How might this work in practice? One example is bridging online and offline data matched via purchase transaction data to create more accurate consumer profiles tied back to a consumer’s name and address. The brands using this data must then adhere to the principle of data minimization, guaranteeing that potentially sensitive data (such as name and address) aren’t utilized or even stored unless they are necessary to achieve proper personalization.
There is a delicate balance which must be achieved, but in the end, transaction-level data is important as it fuels “known” offline-to-online matches and allows for better personalization. When considering this “known” customer information, travel marketers can build their personalization decisions by starting with privacy-protected details that illustrate how and where consumers choose to engage with brands:
- Onsite and call center bookings and transactions
- Loyalty membership information
- Email addresses
- Mobile app usage
- Ecommerce transactions
This more specific information is then stripped of data which directly identifies the consumer, synced to the consumer’s online “pseudonymous” identity, and supplemented by digital data to build a more complete picture of that consumer. This digital data includes:
- The types of computers, phones and tablets they use
- The websites they visit
- The videos they watch
- The places they visit
- What types of products they tend to buy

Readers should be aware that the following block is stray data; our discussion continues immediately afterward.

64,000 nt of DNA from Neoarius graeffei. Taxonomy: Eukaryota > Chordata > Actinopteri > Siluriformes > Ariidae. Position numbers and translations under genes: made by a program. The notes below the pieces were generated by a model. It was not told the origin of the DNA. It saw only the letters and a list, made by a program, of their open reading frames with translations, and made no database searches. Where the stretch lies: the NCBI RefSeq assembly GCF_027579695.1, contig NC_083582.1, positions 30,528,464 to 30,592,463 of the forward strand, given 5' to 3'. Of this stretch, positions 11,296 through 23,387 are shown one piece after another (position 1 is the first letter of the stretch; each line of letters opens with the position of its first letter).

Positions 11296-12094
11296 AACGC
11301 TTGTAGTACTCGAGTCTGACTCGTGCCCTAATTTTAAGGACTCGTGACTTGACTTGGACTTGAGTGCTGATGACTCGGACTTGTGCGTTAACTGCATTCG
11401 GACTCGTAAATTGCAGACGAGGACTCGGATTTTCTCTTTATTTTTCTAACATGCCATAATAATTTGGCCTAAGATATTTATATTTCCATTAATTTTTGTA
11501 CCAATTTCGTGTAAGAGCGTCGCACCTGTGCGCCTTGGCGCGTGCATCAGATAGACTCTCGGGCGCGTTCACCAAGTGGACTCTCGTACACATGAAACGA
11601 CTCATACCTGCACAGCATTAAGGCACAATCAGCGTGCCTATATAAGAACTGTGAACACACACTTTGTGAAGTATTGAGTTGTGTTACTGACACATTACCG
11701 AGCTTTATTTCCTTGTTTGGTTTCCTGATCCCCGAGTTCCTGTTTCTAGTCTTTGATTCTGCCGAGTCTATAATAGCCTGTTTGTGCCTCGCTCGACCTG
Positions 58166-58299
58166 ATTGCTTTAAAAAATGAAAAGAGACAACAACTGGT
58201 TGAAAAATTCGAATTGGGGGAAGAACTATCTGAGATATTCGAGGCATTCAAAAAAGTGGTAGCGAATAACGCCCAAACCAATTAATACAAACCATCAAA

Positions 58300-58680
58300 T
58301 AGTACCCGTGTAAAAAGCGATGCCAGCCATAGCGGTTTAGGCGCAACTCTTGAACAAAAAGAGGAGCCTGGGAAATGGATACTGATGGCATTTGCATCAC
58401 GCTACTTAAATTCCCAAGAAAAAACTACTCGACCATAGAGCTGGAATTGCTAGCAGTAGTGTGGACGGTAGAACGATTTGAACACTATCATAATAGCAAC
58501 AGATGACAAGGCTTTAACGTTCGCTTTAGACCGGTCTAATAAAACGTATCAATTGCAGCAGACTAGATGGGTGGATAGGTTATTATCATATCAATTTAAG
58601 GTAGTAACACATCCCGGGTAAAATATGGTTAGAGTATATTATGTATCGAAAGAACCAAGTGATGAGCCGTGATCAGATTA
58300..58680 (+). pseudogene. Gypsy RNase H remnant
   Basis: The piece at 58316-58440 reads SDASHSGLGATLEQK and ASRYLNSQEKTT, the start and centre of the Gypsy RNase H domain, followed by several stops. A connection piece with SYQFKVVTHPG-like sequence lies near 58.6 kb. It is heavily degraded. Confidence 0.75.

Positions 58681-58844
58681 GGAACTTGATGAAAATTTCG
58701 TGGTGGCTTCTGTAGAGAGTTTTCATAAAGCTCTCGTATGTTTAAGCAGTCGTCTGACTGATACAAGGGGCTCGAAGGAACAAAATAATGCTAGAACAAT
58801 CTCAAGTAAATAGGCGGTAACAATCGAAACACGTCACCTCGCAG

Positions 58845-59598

- How they’d be described (for example, anonymous demographic & lifestyle details)
What does this look like when effectively deployed by a travel brand? One example is Road Scholar, an educational travel organization for adults. The company was facing challenges in its efforts to effectively personalize its messages to potential customers. But due to outdated technology, the company was only able to speak to recent website visitors using a mix of basic retargeting and cookie-based tracking techniques. But with the aid of more sophisticated transaction-based identity tools from Conversant, the company was able to expand its reach to include historical site visitors as well as recent and lapsed customers, and to do so across devices, helping to boost the company’s incremental sales by more than 8%.
2. Create ongoing relationships with customers
Travel marketers looking to balance privacy and personalization also need to start thinking about their interactions with customers in terms of ongoing relationships rather than one-off conversations. Personalization can start to feel “creepy” when a brand doesn’t keep in regular contact, yet still seems to know lots of detail about the consumer. This can make these marketing moments feel less like an interaction with a trusted friend and more like a random encounter with a stalker. When you’re able to speak to each consumer differently based upon what you know about them, such as budget vs. luxury traveler or active loyalty member, you can create a better user experience and improved brand engagement.
Building accurate customer profiles is important to deliver better brand experiences, but these profiles must be not only be accurate, they must also be persistent over time so they can be used to plan interactions that lead to ongoing, even lifelong, relationships with customers.